That was the first summit, and during my circumnavigation, I walked up Kosciuszko [the highest point in Australia] with my wife Nancy in April 2010. And then after I rowed across the Indian Ocean, I climbed Kilimanjaro with Nancy and my father and a dozen friends, raising funds to build a classroom for children of the porters that helped us. That climb happened in June of 2011.

Eruc cycling across Australia’s Nullarbor Plain. His circumnavigation included cycling legs across Australia, Africa and most of the United States.

Then I hurried to finish the circumnavigation because I was getting no coverage, no sponsors, and we were amassing huge budget deficits. The financial crisis really messed up all available sponsorships, and what I had was weakening. So When I left Australia, I made a decision to bypass Everest and Elbrus. Then when I got to Africa, Nancy was getting impatient. ‘Where’s the joy?’ she was saying, and I said I need to finish or nothing is going to happen. I need a feather on my cap. So basically, I ran for the finish line and bypassed Aconcagua as well.

So now it’s nine years later, and you’ve got unfinished business?
Everest, Elbrus, and Aconcagua remain on my to do list. So next is Everest for me. For that I am planning to launch on the Pacific Ocean in mid-June from Crescent City, California and row non-stop preferably to Hong Kong. That’s a difficult target given the currents between the Philippines and Hong Kong or mainland China, so if I can’t line it up I will continue on to Vietnam and then figure out how to get to the foothills of Everest from there.

Let me take you back to something you said a moment ago. Your wife asked you where’s the joy. Did you find it?
The joy was everywhere. If I chose to find it, the journey provided. Everybody that I needed to move the journey showed up on my path, and it never failed. I always found answers to my questions, and if I needed help people showed up. It’s like Joseph Campbell saying if you follow your bliss, invisible hands will open doors that you didn’t know existed along your path. So that promise was fulfilled for me, and that is the reward. That is the joy when you realize that, yes, this is the path I was supposed to be on, and I don’t know the future, but I know it’s going to be okay.

Not much room, but a great view . . . and all the Clif bars you can eat.

That faith in pushing forward is what keeps the journey going. There’s also the promise. I said to myself, I am going to reach these six summits in Göran’s memory. I have another 10 years in me and I have not given up on that.

There’s a long list of records on your website, but the one that stuck with me is for the longest time alone at sea in a rowboat. Three hundred and twelve days.
That got broken actually in the 2018/2019 season by Jacob Adoram. I still have the cumulative totals in days at sea as a solo rower and distances covered solo and overall, including two-person rows. Depending on who’s counting, I either have 928 or 934 cumulative days at sea. That’s a record right now for a rower that is alive. The real record belongs to Peter Bird of 937 days. He was lost at sea trying to row from Vladivostok to California.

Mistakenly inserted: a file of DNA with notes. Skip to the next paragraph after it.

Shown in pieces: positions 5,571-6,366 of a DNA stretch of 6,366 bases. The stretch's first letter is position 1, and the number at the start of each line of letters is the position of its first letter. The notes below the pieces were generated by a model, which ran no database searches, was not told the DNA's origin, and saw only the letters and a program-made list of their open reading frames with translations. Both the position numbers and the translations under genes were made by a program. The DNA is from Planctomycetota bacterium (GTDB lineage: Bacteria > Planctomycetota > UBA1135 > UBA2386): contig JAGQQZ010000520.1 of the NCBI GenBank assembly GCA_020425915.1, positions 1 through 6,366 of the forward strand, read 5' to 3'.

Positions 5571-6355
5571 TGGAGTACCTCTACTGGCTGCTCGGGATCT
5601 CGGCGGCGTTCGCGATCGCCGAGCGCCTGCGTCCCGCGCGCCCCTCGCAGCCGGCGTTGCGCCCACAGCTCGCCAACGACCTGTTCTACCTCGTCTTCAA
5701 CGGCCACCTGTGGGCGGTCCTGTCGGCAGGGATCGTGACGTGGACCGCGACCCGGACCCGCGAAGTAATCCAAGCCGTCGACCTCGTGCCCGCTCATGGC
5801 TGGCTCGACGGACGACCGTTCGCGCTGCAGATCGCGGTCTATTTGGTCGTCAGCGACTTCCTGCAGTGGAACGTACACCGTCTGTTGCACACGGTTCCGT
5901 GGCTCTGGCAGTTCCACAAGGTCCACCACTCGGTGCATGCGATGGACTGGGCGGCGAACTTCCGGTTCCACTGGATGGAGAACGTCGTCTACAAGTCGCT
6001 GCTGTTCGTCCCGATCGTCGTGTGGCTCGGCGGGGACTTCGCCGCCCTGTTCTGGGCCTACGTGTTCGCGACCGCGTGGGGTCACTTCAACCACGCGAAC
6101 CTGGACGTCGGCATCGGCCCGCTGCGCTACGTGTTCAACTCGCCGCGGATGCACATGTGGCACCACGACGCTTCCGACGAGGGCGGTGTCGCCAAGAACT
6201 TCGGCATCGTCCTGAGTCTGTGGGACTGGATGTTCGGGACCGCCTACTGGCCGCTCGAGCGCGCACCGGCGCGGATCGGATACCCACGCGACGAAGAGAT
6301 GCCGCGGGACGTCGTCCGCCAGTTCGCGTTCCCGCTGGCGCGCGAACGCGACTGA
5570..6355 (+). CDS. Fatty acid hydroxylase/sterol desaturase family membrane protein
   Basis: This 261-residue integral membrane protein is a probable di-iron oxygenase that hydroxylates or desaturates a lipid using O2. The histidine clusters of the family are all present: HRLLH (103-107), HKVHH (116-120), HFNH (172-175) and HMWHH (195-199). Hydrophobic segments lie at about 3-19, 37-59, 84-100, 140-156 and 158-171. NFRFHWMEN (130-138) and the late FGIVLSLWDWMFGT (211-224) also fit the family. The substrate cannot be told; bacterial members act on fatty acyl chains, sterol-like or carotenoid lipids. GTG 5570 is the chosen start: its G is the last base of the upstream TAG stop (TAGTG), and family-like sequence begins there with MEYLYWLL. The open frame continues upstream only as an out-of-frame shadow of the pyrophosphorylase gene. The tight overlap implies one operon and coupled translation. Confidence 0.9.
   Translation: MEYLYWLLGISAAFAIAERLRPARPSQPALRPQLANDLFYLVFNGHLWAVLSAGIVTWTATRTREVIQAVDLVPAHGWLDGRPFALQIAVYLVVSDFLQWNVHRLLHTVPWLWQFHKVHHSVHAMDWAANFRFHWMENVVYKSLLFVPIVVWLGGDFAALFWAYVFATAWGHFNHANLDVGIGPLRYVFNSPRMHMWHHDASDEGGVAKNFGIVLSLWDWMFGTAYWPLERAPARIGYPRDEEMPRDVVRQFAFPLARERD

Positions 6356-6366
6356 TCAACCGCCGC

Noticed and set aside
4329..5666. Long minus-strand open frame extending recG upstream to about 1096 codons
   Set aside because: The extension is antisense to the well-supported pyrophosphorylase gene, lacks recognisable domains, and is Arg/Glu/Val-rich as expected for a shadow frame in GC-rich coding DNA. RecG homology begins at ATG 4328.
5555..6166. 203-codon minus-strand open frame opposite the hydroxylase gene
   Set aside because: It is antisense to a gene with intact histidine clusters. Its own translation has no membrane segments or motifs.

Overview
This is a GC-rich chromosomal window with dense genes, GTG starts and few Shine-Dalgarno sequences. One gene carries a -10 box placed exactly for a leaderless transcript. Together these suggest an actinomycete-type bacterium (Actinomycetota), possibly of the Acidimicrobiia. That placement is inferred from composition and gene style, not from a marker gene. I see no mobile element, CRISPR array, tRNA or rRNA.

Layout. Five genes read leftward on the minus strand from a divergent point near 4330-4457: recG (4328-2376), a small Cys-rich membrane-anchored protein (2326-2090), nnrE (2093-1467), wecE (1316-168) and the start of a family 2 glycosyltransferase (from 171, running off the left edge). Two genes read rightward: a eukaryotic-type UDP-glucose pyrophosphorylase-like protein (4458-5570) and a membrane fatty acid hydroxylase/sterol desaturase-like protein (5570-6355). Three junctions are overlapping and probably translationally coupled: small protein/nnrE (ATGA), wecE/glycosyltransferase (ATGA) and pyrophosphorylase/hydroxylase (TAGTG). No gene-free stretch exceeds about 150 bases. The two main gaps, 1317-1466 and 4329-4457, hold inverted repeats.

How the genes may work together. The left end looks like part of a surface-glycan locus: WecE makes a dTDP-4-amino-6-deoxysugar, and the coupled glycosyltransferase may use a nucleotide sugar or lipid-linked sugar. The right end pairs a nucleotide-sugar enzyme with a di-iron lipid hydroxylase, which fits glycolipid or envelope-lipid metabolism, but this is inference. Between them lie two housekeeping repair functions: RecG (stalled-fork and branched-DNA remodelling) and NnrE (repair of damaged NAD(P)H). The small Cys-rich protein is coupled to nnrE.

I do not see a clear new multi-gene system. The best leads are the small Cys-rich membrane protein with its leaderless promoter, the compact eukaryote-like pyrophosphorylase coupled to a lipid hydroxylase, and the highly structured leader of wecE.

The week after I launch from Crescent City, I will take over his record, will have matched his level of commitment, let’s say. And every morning after that is a new record.

Do you want the longest alone record back?

No, he can keep that one. I’m just saying that my row to preferably Hong Kong is going to be just about 10 months.

And then there’s the little matter of climbing Everest.

First I have to get there! I would like to climb it from the Tibetan side. So right now, one huge problem I have is that China is closed to foreigners due to the pandemic. They’re not issuing visas. I have my vaccinations. I pleaded with them saying I will have been at sea alone for 10 plus months and that’s enforced quarantine. They said there will be no exceptions.

That means if I can’t line up Hong Kong, I will have to bypass the entire Chinese mainland and carry on to Vietnam. I can’t land on mainland China at this point. I will have a high frequency hydrophone on board, recording ambient sounds for beaked whale research. I will have a terminal for high-bandwidth communications, GPS galore, cameras—I mean I can be accused of being a spy.

Eruc gets some downime in Australia.

Has anyone yet gone mainland to mainland across the Pacific from North America to Asia?
No, it’ll be a historic first. People haven’t done this because the risk is high. One has to really mind the storm risk, so it’s not going to be trivial and I will need some luck. If I make the distance between Hawaii and Guam or the Marianas safely, then I should be okay. That’s the risky episode in this whole crossing, where in late September through mid-November, I might get a big storm. There will be storms, but hopefully they will not be typhoons.